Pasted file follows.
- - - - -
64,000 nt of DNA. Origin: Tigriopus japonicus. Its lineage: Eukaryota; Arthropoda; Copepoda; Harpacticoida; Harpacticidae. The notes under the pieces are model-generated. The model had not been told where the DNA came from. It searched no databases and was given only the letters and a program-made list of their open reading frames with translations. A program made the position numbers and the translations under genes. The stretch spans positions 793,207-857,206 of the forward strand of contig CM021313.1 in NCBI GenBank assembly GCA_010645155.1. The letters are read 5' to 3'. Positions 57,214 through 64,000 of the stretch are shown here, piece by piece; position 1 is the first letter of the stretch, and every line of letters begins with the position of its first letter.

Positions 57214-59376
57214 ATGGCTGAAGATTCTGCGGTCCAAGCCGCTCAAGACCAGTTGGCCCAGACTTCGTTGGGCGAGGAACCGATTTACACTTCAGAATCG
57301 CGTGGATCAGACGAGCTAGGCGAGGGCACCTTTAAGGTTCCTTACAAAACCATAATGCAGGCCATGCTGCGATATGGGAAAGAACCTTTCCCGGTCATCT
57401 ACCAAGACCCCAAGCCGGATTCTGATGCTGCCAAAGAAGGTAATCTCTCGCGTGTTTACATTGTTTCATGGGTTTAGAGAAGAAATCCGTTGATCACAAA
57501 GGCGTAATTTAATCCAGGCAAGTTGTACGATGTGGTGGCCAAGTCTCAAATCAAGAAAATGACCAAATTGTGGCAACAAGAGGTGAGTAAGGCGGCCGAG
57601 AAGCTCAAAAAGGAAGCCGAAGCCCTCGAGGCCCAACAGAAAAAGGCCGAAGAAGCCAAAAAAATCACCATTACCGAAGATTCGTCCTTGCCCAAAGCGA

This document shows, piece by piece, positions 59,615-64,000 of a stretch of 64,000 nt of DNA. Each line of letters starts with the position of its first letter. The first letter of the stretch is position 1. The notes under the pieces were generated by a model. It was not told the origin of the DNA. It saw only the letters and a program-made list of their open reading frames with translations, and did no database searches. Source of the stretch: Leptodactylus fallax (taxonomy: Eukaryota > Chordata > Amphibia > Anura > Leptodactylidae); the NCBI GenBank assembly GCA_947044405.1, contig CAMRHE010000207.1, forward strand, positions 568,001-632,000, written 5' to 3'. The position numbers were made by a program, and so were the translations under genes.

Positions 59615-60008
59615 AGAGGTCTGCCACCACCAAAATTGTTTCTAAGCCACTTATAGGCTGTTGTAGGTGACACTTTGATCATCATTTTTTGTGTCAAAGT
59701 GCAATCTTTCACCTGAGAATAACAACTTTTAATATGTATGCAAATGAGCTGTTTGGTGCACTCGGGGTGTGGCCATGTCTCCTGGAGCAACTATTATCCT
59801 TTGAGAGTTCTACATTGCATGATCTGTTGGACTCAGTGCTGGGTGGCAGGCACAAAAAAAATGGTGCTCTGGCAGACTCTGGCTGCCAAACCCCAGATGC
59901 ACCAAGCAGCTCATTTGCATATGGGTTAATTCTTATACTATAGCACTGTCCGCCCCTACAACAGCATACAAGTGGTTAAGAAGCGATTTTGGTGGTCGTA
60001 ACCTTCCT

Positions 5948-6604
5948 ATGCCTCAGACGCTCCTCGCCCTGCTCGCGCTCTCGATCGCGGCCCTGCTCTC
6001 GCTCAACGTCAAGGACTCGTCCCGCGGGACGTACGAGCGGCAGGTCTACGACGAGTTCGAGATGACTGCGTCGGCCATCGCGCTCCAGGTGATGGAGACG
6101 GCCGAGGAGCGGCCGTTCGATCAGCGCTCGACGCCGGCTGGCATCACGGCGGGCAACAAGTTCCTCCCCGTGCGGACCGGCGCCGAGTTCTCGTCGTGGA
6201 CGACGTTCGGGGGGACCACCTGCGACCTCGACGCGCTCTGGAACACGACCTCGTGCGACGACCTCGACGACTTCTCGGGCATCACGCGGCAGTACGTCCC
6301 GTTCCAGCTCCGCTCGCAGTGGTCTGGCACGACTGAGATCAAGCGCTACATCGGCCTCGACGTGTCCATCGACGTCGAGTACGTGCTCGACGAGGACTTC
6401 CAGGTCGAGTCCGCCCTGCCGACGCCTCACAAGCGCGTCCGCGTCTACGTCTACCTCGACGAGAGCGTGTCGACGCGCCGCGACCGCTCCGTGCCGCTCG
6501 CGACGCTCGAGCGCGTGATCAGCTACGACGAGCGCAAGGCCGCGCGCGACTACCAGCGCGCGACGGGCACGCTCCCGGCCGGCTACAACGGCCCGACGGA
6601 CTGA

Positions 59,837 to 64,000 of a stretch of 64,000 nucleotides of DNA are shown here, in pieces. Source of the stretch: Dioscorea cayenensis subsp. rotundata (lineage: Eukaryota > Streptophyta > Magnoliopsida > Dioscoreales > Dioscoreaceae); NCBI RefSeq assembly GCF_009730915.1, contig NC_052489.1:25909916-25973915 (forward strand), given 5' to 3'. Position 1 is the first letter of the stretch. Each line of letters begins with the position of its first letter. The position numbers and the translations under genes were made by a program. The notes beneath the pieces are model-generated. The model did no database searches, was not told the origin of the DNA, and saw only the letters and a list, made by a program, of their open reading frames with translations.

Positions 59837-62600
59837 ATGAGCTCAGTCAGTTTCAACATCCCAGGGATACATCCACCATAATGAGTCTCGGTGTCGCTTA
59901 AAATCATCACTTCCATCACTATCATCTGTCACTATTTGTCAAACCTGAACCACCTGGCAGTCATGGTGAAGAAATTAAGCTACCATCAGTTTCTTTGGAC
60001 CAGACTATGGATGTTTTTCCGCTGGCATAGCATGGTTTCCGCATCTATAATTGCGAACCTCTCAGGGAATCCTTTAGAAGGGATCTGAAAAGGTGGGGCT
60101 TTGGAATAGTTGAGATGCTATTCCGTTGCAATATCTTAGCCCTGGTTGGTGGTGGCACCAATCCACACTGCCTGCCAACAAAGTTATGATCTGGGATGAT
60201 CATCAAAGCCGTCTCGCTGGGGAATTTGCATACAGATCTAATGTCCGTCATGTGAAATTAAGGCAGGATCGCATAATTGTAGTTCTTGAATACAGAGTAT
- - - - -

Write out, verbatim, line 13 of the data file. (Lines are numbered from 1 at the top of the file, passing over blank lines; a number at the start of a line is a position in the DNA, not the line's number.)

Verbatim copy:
59901 ACCAAGCAGCTCATTTGCATATGGGTTAATTCTTATACTATAGCACTGTCCGCCCCTACAACAGCATACAAGTGGTTAAGAAGCGATTTTGGTGGTCGTA